Rhyl RNLI crew say Goodbye to fellow crew member Ben Hirst
The charity's volunteers helped to provide a fitting farewell at Ben's funeral.
Ben's coffin was put on the inshore lifeboat and the crew escorted him through the streets of the town from the chapel of rest, past his home, and stopping at the lifeboat station for a minute's silence. The cortege then proceeded to St. Thomas' church for the service, where the crew bore him in and out of the church. There were many hundreds of mourners in the church, to listen to many testimonials about Ben in a moving service, proving testament to Ben's popularity.
The final journey was to the St.Asaph crematorium, where the crew again bore him into the chapel. Again, moving testimonials from his immediate family showed Ben's humour and compassion in life.
The pictures, courtesy of the Daily Post and Rhyl Journal, show the cortege passing through the streets of Rhyl, and also at the lifeboat station. Representatives of Flint RNLI and local UK coastguard teams were present, as was his extended family and friends from near and far.
Martin Jones, Rhyl RNLI Coxswain said ' Although Ben had only been with the RNLI for a few years, he immediately endeared himself to the crew. He was a valued crew member, and we will miss the Big Man and his mischievous sense of humour. Farewell Ben, fair winds and following seas'.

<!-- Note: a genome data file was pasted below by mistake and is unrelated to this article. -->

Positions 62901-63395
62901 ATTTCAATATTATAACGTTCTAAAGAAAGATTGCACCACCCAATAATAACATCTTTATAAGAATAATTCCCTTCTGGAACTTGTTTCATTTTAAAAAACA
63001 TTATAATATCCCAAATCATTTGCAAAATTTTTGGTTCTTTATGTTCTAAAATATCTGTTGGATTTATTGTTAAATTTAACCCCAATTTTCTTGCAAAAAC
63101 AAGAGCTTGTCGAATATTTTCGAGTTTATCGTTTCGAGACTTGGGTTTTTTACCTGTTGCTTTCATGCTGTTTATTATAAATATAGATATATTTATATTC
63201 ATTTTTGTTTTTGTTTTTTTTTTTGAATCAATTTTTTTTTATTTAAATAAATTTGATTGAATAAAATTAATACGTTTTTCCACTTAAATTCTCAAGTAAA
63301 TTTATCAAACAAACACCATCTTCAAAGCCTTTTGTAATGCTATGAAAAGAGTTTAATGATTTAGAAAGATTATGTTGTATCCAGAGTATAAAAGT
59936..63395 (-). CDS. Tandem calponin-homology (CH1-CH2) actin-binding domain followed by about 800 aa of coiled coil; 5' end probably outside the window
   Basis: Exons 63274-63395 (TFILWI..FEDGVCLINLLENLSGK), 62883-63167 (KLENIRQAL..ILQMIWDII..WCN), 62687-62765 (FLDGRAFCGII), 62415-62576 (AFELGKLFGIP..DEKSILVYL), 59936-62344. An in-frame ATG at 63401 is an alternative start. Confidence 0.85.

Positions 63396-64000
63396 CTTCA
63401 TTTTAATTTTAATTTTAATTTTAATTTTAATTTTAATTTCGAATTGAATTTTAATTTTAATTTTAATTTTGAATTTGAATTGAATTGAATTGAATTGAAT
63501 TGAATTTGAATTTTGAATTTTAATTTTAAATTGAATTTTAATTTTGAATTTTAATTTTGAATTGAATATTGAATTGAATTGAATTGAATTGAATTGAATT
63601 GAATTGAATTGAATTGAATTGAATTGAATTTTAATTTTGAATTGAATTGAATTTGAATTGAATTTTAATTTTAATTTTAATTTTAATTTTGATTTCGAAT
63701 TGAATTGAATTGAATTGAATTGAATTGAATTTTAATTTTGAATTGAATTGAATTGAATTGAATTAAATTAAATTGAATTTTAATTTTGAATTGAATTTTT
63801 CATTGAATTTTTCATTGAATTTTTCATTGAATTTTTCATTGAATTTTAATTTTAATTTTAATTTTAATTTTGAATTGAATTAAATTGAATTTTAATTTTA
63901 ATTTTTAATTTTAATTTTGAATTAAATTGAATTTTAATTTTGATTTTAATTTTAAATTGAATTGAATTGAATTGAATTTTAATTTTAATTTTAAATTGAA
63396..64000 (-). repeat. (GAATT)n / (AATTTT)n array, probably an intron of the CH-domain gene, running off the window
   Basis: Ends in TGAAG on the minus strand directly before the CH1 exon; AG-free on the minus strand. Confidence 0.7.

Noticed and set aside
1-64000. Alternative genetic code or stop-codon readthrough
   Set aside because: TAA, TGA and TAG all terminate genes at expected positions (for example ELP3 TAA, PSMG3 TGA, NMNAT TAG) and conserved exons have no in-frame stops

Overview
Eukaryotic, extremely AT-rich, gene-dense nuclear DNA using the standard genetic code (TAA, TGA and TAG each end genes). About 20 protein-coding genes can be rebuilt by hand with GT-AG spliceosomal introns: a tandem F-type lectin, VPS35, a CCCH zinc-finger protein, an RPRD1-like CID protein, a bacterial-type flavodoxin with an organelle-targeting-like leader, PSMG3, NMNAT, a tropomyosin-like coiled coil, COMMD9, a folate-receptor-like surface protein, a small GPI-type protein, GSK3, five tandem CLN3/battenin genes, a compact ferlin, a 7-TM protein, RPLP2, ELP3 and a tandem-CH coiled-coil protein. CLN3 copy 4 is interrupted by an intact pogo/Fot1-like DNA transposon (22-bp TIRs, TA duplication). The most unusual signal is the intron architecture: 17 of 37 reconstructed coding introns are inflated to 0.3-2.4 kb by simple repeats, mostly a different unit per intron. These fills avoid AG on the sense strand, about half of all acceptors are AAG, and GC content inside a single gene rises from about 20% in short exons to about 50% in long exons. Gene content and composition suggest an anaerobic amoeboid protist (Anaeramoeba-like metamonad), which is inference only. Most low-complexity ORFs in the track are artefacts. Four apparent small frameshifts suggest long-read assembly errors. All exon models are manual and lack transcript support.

The funeral was overseen by Tong's Funeral services, and the crew would like to thank them and North Wales Police, for their assistance and guidance as the cortege went through the town.
Key facts about the RNLI
The Royal National Lifeboat Institution is the charity that saves lives at sea. Our volunteers provide a 24-hour search and rescue service in the United Kingdom and Ireland from 238 lifeboat stations, including four along the River Thames and inland lifeboat stations at Loch Ness, Lough Derg, Enniskillen and Lough Ree. Additionally the RNLI has more than 1,000 lifeguards on over 240 beaches around the UK and operates a specialist flood rescue team, which can respond anywhere across the UK and Ireland when inland flooding puts lives at risk.
The RNLI relies on public donations and legacies to maintain its rescue service. As a charity it is separate from, but works alongside, government-controlled and funded coastguard services. Since the RNLI was founded in 1824 our lifeboat crews and lifeguards have saved at least 140,000 lives. Volunteers make up 95% of the charity, including 4,600 volunteer lifeboat crew members and 3,000 volunteer shore crew. Additionally, tens of thousands of other dedicated volunteers raise funds and awareness, give safety advice, and help in our museums, shops and offices.
Learn more about the RNLI
Contacting the RNLI - public enquiries
Members of the public may contact the RNLI on 0300 300 9990 or by email.
The RNLI is a charity registered in England and Wales (209603) and Scotland (SC037736). Charity number 20003326 in the Republic of Ireland